Lacy Hooded Scarf

Another dear friend of mine just celebrated her birthday. She is one of the kindest, sweetest, women I know. She has done so much for us.

In her younger years, she collected goats. She moved a very large herd (at least 150 head) from San Clemente Island (off the coast of California) to Central Oregon. I didn’t know her then, but I know for a fact that she loved her goats very much.

Whenever something causes us to have to leave the farm for a few days, she always steps right up and offers to take care of our critters and our crops. Of course, she absolutely loves my goats. But, really, who doesn’t???

At any rate… She is getting older – I believe she is on the upside of 70 now. Years of hard work have taken its toll on her. She lives a mountain-woman lifestyle and it has been very physically demanding. It’s beginning to show. A stubborn woman (well, she is a Capricorn!) she refuses to let us help her with any of the things she needs to get done around her homestead.

I had to try to think of something for her birthday… Something that really showed how much I care for her. It had to be something that she couldn’t refuse and she couldn’t give back. Therefore, I knew it had to be handmade.

My friend has the most beautiful eyes. They are large, round, and a lovely, dove grey. I’ve never known anyone with grey eyes before. Time has given her lovely silver hair, which one can tell was once very dark.

I found some lovely grey yarn, at Knit Picks. It is part of their Swish line, which is 100% superwash Merino wool. The color I chose matches her eyes. It’s called Dove Heather. Once I decided on the yarn, I started hunting for a pattern.

Dove Heather

It took me a few months to find the right pattern for her. I knew that I wanted to make something for her to wear. It needed to be something to help her stay warm. I thought about hats and scarves and gloves and cowls. I just had a heck of a time settling on something!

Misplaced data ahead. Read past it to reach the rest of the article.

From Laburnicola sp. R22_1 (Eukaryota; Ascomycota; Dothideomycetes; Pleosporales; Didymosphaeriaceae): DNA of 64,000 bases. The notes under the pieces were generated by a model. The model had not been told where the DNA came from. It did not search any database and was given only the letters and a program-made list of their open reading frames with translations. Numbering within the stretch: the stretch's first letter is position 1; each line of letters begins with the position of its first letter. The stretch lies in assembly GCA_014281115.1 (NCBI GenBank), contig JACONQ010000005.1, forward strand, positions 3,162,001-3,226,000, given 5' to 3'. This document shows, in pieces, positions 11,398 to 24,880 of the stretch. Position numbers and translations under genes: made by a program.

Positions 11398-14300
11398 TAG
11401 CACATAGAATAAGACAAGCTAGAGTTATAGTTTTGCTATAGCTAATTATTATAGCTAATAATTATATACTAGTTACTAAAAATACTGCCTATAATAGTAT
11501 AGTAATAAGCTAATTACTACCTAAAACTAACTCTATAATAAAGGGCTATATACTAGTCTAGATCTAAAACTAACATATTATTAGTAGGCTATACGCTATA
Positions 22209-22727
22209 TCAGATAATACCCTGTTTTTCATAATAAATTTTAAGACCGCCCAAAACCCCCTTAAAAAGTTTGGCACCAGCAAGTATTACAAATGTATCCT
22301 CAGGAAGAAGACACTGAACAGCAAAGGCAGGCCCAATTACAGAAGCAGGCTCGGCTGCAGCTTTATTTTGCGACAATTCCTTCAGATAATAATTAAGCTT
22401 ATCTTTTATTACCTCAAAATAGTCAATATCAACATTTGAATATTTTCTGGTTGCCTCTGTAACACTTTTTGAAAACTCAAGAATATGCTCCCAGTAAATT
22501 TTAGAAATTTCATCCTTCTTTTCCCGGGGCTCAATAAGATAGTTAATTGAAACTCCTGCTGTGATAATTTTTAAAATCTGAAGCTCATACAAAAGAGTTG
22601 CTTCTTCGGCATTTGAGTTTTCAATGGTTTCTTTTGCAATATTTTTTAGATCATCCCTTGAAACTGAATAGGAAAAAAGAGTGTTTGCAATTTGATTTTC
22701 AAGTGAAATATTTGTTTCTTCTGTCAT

Finally, while perusing Ravelry, I found it. The perfect pattern! The Lacy Hooded Scarf seemed like the perfect thing! It had enough solid parts to keep her hair dry and enough lace to keep it feminine. Despite her rough lifestyle, she is very much, 100% feminine.

I ordered the yarn and ordered the pattern.

Judy Scarf 3

I really thought that it would only take me about a week to make this scarf. The pattern was simple enough. I really thought it was going to be a breeze. I thought wrong! I gave myself one month of lead time, before her birthday. Working on this, day and night, it took me 24 days. There were a few days that I seriously didn’t think I would get it finished in time.

Judy Scarf 2

The pattern is a 16-row repeat. As such, it was too long for me to memorize. Also, it’s worked from the bottom up – so it gets wider, the further along you go. You work the two halves separately and then sew them together.

Judy Scarf 4

I knit this using a 4.5mm knook. The yarn is a DK weight yarn. It took a scant few yards shy of 5 balls of yarn for this project. I was terrified that I would run out of yarn. I didn’t have enough time to order, receive and knit another ball before the big day arrived.

Judy Scarf 1

In addition to this being the most complicated lace pattern that I’ve ever knit, I had another first with this pattern. I learned the Russian join, for joining yarn ends. I must say, I really like that join! It takes a bit more yarn than I care for; but it is a nice, secure join and there are no ends to weave in! In the future, when I am joining ends without changing colors, I am definitely going to use that join.

For the most part, I’m very happy with how this scarf turned out. There are a few things that I’m not entirely happy with though…

I wish that I had added a few more garter stitches on the sides than was called for in the pattern. There aren’t enough and because it’s stockinette, it curls. Though, in retrospect, if I had done that, I would have surely run out of yarn.

Also, I’ve never worked with superwash Merino before. When researching how to block it, I learned that it should be machine washed and dried. I did this and it pilled significantly. Thankfully, it didn’t felt.

The pattern calls for using a visible seam, on the outside of the scarf. So, I did a crochet slip stitch seam. It’s a heavier seam than I like.

Lastly, I hit a snag near the end of the pattern itself. Thankfully, I was able to wing it and finish up.

Even with all the (minor) things that I’m not happy with… The recipient cried when she received it.

And to me, that makes it all worth it.

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